I have a rough “rule” when it comes to connection requests: If we don’t know each other at all, I’d prefer you tell me via the request note what your motivation is for connecting, but I’m certainly not uptight about it. And that rule has served me well; I’ve forged some wonderful connections (and booked direct business) from people who simply sent a random request.
Do what’s comfortable for you, but realize that a strict “I have to know you first” policy may limit your opportunities.
3. “You Should View Other People’s Profiles Anonymously”
OK, yes. Occasionally, this is probably a sound strategy (e.g., when looking up your boyfriend’s ex). But people are so much more paranoid than they need to be about “checking people out.” Um, newsflash: This is a big part of what LinkedIn is there for in the first place, people. Again—it’s a social media platform designed to facilitate conversation.
So, for heaven’s sake, be social. Or at the very least, be bold enough to show someone that you’ve checked him or her out. Why? Because it could very well lead to a conversation, networking opportunity, or even an interview if someone notes that you’ve taken interest.
Certainly, use judgment. But there’s no need for paranoia. (And, if you’re paranoid in general, perhaps you shouldn’t be on there in the first place.)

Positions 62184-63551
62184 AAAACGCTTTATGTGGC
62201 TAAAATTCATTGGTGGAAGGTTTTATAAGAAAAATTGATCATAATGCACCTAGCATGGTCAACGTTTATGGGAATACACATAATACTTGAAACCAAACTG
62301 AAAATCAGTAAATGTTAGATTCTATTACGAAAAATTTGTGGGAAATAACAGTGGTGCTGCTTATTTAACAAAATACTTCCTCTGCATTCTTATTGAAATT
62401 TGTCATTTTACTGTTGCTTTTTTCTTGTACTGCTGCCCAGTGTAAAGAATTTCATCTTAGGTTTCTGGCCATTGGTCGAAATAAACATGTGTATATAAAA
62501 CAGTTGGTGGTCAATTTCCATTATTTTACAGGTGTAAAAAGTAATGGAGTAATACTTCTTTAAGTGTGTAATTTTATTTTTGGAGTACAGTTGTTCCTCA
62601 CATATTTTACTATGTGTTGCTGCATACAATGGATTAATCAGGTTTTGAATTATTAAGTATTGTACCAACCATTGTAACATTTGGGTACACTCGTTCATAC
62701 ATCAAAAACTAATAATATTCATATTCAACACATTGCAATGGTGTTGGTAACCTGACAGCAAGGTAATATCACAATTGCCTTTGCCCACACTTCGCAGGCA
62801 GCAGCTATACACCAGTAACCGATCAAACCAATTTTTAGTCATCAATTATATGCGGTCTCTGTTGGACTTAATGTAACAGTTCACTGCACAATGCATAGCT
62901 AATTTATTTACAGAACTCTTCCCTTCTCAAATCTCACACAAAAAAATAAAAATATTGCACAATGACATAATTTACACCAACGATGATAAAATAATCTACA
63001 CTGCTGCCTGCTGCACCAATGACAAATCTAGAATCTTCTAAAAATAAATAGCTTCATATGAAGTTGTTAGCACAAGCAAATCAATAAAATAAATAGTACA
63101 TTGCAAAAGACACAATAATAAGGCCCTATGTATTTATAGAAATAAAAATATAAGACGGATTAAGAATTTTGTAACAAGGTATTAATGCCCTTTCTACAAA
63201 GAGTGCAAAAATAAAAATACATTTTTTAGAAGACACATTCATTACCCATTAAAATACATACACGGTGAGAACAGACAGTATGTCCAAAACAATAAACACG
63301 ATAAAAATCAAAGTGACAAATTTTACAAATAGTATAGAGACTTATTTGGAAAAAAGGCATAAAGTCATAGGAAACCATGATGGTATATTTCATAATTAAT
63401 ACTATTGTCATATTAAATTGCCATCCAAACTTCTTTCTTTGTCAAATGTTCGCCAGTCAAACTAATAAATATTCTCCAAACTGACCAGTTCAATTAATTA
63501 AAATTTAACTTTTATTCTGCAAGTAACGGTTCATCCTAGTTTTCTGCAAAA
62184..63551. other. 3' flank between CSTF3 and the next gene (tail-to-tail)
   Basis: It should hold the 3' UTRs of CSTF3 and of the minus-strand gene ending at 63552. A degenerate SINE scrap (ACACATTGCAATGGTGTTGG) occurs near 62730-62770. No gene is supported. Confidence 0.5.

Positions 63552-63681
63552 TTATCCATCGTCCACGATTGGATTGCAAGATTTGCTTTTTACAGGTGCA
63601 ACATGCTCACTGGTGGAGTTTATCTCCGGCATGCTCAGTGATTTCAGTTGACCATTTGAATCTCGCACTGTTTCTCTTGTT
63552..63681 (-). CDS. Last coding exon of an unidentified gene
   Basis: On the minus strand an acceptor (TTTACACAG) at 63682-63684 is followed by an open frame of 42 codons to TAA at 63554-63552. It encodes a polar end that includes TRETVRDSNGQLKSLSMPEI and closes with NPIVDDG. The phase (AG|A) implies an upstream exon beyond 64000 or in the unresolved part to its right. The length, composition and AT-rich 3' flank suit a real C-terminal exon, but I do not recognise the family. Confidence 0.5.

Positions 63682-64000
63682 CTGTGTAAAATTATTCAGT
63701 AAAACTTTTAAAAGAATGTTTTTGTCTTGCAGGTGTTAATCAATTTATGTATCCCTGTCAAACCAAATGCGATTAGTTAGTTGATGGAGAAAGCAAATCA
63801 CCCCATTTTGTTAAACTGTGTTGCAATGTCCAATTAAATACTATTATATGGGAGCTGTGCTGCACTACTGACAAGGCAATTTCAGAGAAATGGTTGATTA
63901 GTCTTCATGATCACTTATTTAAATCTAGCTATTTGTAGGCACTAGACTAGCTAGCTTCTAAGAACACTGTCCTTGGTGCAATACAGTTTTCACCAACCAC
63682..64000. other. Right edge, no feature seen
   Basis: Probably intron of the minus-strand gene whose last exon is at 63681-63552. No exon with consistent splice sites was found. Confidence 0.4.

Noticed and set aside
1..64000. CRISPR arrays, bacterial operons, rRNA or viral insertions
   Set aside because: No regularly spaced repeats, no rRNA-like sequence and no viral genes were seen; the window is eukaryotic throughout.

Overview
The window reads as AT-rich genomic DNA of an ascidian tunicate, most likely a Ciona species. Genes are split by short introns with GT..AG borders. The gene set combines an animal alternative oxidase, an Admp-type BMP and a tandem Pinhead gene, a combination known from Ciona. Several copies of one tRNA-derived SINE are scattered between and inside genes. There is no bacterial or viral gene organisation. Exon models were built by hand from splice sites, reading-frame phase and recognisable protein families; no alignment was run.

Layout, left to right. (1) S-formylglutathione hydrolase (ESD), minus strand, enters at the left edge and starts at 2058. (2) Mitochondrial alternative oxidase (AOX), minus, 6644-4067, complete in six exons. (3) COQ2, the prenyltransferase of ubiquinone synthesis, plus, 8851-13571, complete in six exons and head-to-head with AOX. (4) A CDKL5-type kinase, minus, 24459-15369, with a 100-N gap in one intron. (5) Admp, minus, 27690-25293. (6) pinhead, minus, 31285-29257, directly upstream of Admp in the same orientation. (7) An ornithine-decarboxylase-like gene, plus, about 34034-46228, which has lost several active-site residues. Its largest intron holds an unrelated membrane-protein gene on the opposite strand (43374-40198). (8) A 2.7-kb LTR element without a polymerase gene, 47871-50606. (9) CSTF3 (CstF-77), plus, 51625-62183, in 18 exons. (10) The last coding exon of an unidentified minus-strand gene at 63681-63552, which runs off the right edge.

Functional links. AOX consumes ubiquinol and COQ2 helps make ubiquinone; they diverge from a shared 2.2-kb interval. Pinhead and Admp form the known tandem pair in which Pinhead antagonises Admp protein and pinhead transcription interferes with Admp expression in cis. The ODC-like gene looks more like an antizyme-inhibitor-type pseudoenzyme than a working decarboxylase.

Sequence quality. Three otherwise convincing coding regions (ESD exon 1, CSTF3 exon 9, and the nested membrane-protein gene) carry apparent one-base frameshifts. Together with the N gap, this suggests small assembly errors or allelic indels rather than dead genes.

4. “You Should Worry Way More About Content Than Keywords”
This one frustrates me. I’ve had conversations with people who earn at least a portion of their livings writing these profiles for people, yet don’t pay any mind whatsoever to keywords or SEO.
“It’s just so important that you use your story to connect with the reader,” they’ll say. And for absolute sure, this is true. But again, you’re talking about a platform that’s used by thousands (if not millions) of recruiters, every single day (93% of recruiters use LinkedIn to find candidates). And what do you suppose they are using to find you as they search? That’s right: keywords.
So, certainly—you should strive to make your profile an engaging read, especially the headline and summary. But pay attention to keywords, too. You need to optimize your profile with terms that are common and specific to your industry (hint: to find these, look at several job descriptions that appeal to you and find the terms, skills and requirements that appear with frequency), and then use these terms in multiple sections if you want to get contacted for positions that may be remotely interesting to you. Just make sure that you’re using them naturally—and not jamming them in places where they don’t belong.